Date of Award


Document Type


Degree Name

Doctor of Philosophy (PhD)


Forestry, Wildlife, and Fisheries

First Advisor

Robert P. Romaire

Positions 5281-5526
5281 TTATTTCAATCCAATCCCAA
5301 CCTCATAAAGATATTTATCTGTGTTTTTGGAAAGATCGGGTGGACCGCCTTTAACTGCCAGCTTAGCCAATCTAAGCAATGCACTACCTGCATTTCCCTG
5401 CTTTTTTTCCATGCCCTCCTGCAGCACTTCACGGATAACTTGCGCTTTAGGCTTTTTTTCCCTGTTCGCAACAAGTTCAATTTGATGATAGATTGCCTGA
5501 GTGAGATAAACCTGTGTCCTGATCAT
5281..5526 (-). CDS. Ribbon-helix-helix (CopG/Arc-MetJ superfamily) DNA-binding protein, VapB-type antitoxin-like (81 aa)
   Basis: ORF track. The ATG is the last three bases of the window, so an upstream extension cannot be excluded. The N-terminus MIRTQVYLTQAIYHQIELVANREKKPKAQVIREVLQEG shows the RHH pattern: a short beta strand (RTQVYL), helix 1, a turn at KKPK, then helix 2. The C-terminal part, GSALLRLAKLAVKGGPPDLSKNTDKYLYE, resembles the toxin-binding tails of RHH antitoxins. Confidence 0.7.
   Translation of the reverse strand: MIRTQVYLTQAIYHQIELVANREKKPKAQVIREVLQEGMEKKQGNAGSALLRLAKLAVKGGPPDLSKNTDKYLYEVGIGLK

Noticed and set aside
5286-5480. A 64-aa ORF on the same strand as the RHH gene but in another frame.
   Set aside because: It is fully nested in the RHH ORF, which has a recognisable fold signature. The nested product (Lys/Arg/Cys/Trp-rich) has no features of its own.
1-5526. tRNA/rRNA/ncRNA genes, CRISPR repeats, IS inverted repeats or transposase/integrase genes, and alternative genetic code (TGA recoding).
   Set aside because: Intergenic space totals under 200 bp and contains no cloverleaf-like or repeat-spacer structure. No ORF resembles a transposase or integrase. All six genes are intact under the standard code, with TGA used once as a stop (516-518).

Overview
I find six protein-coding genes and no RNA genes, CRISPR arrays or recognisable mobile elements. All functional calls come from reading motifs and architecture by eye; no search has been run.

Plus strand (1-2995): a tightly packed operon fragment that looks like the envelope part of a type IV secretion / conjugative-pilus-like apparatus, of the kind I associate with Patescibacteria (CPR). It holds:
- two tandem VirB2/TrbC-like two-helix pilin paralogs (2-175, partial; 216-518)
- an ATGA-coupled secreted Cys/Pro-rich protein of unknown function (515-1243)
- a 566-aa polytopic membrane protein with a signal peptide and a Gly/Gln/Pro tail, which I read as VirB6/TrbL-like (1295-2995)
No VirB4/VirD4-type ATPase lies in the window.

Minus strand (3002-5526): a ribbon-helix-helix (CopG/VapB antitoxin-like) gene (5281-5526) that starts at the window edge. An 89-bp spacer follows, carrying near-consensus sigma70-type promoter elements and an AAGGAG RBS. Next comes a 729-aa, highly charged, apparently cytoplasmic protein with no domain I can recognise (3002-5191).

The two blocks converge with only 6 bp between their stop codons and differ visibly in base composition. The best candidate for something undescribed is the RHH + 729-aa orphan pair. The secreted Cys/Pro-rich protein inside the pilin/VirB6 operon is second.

Dip-nets, test traps and experimental drop samplers were evaluated for their potential to predict crawfish (Procambarus spp.) yields and size distribution at harvest. Field studies were conducted at the Rice Research Station, LSU Agricultural Center, Crowley, Louisiana, between 1991 and 1996 in 82 (0.16-0.2 ha) earthen impoundments. Fields were managed to simulate rice-crawfish systems typical of the southwestern and south-central Louisiana. Multiple linear regression analysis was used to determine the relationship among catch-per-unit-effort (CPUE) of sampling gear (alone and in combination) with respect to yield in weight (kg/ha), yield in number (crawfish/ha) and size distribution at harvest. Relative abundance of crawfish as determined by each gear was compared to size distribution at harvest to develop predictive capabilities for assessing the potential of ponds to yield sub-marketable ("stunted") populations. Ponds with recruitment during October to December were shown to yield 800 to 1,000 kg/ha, based on December dip-net sweeps of 0.25 to 1.5 crawfish/sweep or a December test trap catch of 0.5 to 11 crawfish/trapset. At higher sampling CPUE rates, yields began to decline. The CPUE of all three gear were statistically correlated to yield in number (crawfish/ha). Regressions models predicted a smaller size harvest with increasing number of crawfish caught per sample. Dip-net sweep models predicted $<$30% of total yield in weight would be $\ge$21g when mean monthly catch during November through February was $>$1.5 crawfish/sweep. Test trap critical thresholds for "stunted" populations ranged from $>$4 crawfish/trapset in November to $>$9 crawfish/trapset in February. Drop sampler models predicted "stunted" populations when catch exceeded 13 crawfish/m$\sp2$ during November through February. Multiple gear assessments within a pond did not produce a significant improvement over the predictive capability of the gear when used alone. An empirical relationship existed among the number of crawfish caught with one gear and the number of crawfish caught with another gear. This relationship changes as the season progresses due to the effect of size on vulnerability to different gear. Additional research is needed to evaluate the reliability of drop sampler devices to accurately reflect crawfish standing crop and biomass.